Name T.I.’s worst album
Alex: T.I. vs T.I.P.
T.I. has a really strong discography of 10 albums, 8 of them that range from average to great, but this album wasn’t one of them. The whole Dr. Jekyll and Mr. Hyde concept was a good idea in theory, but in application, the project was far too disjointed, featured pedestrian production and didn’t have enough memorable moments to warrant its nearly 73 minute running time.
Edd: No Mercy
T.I. leaves prison and THIS is the first album we get? Yikes. To be fair, No Mercy isn’t a total disaster, it’s just painfully generic. A bloated tracklist, overload of guest stars and barely any standouts make this one pretty forgettable. It’s certainly not fit for a king.
What’s T.I.’s best guest feature?
Alex: “Never Scared”
After his first album underperformed , T.I. went back to the basics and started releasing mixtapes to build a grassroots fan base. All of that pounding the pavement paid off as he stole the show on Bone Crusher’s “Never Scared,” which also featured Killer Mike. I never thought I’d take the phrase “ I’ll take your cookies” to be a menacing threat but Tip made the mere idea of getting your Oreos snatched sound downright terrifying. If you’ve never heard this song, you’ll understand what I mean when you hear it.
Edd: “Superstar Remix”
T.I.’s strength on wax has always been his laid-back confidence and wit, not necessarily his intricate wordplay. But don’t be misunderstood, T.I. can SPIT when he wants to. Tip made sure to bring his A-game on the remix to Lupe Fiasco’s “Superstar,” showcasing unparalleled rhyme schemes that seemed plucked right out of Andre Benjamin’s playbook. That “Mi-fa-so-la-ti-do” line still blows me away. This verse is a forgotten gem for sure.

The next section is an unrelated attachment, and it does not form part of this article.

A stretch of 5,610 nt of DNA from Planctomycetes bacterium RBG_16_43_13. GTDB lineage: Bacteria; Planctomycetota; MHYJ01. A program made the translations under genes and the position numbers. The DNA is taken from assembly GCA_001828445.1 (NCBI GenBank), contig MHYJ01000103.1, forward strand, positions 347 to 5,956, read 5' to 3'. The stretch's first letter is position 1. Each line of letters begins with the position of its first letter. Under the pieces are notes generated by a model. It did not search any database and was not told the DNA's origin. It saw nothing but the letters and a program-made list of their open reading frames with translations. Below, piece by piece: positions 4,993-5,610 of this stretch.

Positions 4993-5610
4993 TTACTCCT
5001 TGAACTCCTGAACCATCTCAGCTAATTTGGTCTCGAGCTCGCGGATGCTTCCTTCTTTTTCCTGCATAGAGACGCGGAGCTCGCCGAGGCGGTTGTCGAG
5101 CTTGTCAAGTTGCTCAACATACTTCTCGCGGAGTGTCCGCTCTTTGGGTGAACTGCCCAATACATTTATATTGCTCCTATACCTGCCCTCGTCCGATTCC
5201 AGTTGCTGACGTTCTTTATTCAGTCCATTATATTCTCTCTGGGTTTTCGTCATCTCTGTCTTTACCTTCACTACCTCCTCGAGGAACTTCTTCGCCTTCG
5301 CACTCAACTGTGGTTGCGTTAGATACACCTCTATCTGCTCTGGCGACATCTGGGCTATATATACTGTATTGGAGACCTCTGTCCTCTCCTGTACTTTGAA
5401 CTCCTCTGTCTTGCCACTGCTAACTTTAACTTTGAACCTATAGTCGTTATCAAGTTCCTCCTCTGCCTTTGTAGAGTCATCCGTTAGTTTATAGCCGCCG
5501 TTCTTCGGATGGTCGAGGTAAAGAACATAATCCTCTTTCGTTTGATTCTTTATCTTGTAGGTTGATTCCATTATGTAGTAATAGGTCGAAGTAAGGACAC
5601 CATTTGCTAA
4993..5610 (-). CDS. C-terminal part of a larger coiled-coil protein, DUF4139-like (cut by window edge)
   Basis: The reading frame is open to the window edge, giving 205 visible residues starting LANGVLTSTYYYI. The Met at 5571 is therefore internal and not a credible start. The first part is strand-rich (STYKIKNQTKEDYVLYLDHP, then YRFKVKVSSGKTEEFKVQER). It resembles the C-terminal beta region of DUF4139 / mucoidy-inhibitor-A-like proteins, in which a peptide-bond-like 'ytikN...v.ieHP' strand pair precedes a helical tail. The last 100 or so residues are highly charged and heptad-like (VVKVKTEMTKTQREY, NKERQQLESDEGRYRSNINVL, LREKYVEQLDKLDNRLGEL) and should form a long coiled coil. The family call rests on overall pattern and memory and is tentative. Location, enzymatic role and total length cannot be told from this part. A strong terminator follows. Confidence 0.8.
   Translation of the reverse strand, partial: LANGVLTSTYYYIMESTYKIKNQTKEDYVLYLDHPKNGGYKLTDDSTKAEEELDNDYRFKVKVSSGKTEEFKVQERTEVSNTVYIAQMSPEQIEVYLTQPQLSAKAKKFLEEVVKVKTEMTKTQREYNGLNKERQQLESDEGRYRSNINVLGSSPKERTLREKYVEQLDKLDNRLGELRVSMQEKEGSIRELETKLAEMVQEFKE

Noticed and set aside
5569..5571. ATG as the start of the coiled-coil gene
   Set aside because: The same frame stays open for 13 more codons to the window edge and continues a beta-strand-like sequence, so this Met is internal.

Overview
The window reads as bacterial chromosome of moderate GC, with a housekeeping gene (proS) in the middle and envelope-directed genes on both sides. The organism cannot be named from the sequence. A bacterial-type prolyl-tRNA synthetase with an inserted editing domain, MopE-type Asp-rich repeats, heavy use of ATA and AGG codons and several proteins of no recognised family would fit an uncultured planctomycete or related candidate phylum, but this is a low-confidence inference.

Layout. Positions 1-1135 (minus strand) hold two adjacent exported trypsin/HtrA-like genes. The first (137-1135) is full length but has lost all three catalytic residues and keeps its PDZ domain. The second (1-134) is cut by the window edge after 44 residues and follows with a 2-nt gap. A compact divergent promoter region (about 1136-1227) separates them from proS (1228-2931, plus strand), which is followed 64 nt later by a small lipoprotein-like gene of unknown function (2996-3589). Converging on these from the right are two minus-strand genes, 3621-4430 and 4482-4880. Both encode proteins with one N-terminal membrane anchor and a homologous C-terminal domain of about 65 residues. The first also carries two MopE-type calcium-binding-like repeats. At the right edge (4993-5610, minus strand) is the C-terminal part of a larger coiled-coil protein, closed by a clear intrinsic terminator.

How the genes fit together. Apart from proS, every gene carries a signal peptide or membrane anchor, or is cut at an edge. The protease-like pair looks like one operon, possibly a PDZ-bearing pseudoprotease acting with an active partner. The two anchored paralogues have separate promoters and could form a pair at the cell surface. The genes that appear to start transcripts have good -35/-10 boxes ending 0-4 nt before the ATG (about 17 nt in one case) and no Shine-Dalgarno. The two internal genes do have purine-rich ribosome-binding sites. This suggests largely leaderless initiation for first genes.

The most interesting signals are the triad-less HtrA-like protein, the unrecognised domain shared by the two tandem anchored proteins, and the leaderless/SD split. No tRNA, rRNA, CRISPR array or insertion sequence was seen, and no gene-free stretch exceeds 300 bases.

What’s T.I.’s worst single?
Alex: “You Know What It Is,” featuring Wyclef Jean
There’s no nice or artful way for me to say this so here goes. THIS SONG SUCKS . The production sounds like a track that Wyclef picked up off of Beenie Man’s cutting room floor, and Tip is rapping as if there’s a million and one other things he’d rather be doing. If this song ever plays on shuffle on your streaming service of choice, do yourself a favor and hit the skip button.
Edd: “Whatever You Like”
There are SEVERAL T.I. singles that grind my gears – which is probably why my opinion of his music was skewed for so many years. I don’t even mind that Wyclef track that much, not when we’ve got that dull Jamie Foxx joint and that ULTRA annoying Rihanna song where’s yodeling like she wants a Ricola. But the worst of the worst is “Whatever You Like” – it’s just sooooo boring and juvenile. It sounds a sappy poem a 7th grader would write for his cafeteria crush. Maybe that’s why it was so beloved – it’s the perfect middle-school anthem. But I’m a grown man so I hate it.
Name T.I.’s most underrated album cut
Alex: “Wonderful Life,” featuring Akon
One of the hallmarks of T.I.’s music throughout the past two decades has been tragedy and other adverse circumstances and how that’s shaped him, including the loss of his best friend Philant “Big Phil” Johnson in a Cincinnati shootout, his daughter being stillborn, his father being absent, and losing a number of friends to lengthy prison bids. On the second to last track on the Trouble Man album, he channels the pain into a concept track in which his deceased best friend Big Phil and his late father speak to Tip from the grave and urge him to cherish and enjoy he’s been blessed with and not dwell too much on the past and his various personal and legal struggles.
Edd: “Laugh At ‘Em”
This is a relatively new one, coming from 2018’s Dime Trap album, and I’m probably in the minority here but “Laugh At Em” is way more fun than it has any right to be. Just Blaze laced us with another signature scorcher and Tip is having a ball running roughshod through the instrumentals. The album may have gotten mixed reviews, but this is a standout.
So who are you riding with? Did Alex get it right? Or did Edd come through with the most knowledge? Let us know below.